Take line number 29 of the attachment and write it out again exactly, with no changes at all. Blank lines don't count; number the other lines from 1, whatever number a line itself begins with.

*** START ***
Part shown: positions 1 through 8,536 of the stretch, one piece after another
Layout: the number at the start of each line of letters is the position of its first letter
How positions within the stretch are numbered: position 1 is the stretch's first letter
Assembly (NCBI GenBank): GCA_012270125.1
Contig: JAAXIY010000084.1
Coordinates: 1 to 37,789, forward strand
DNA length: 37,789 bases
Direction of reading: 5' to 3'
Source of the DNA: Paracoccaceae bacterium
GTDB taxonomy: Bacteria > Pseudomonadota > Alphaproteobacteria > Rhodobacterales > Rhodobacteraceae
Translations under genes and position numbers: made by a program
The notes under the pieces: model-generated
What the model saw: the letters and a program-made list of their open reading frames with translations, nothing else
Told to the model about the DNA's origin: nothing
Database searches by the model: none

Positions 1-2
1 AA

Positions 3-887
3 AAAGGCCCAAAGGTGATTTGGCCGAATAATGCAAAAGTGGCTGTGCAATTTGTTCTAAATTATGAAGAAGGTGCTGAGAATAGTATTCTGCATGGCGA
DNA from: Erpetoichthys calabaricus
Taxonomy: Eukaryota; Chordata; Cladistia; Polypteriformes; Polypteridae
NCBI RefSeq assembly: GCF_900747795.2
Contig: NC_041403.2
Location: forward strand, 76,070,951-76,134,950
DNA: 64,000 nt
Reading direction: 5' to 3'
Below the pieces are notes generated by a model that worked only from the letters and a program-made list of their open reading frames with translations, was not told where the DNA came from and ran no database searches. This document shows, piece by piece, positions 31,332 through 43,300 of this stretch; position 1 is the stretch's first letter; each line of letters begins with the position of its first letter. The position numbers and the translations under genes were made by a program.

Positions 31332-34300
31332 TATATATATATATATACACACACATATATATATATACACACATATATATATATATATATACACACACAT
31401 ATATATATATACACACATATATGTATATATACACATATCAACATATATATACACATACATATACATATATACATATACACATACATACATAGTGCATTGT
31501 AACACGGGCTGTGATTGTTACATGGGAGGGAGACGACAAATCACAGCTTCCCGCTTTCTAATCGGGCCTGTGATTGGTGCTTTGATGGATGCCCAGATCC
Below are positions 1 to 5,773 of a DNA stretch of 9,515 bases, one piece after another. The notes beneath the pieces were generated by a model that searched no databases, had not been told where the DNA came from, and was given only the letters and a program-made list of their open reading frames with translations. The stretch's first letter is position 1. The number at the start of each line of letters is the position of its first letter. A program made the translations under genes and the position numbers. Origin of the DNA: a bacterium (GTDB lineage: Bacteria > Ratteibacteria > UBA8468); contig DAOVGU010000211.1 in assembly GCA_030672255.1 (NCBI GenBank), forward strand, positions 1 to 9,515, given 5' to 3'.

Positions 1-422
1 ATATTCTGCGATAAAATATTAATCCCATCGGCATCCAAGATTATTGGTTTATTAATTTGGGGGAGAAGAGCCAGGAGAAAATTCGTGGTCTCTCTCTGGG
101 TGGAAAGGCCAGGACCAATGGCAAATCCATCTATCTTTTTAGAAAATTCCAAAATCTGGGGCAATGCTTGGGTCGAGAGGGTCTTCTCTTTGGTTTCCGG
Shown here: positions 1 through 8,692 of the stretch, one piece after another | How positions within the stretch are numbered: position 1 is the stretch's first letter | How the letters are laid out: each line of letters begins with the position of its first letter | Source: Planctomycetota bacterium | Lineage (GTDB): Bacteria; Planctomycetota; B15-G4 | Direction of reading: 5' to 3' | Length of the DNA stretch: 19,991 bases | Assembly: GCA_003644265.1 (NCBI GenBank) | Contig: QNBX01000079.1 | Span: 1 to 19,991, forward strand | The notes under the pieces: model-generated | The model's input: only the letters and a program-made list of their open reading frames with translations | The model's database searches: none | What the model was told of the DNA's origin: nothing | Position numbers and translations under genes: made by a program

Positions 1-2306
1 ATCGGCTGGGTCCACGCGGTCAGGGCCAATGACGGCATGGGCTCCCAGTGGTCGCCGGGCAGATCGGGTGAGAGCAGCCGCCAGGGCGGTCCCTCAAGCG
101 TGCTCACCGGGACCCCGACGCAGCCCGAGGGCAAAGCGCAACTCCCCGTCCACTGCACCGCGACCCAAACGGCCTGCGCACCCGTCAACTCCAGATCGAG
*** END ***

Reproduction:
31332 TATATATATATATATACACACACATATATATATATACACACATATATATATATATATATACACACACAT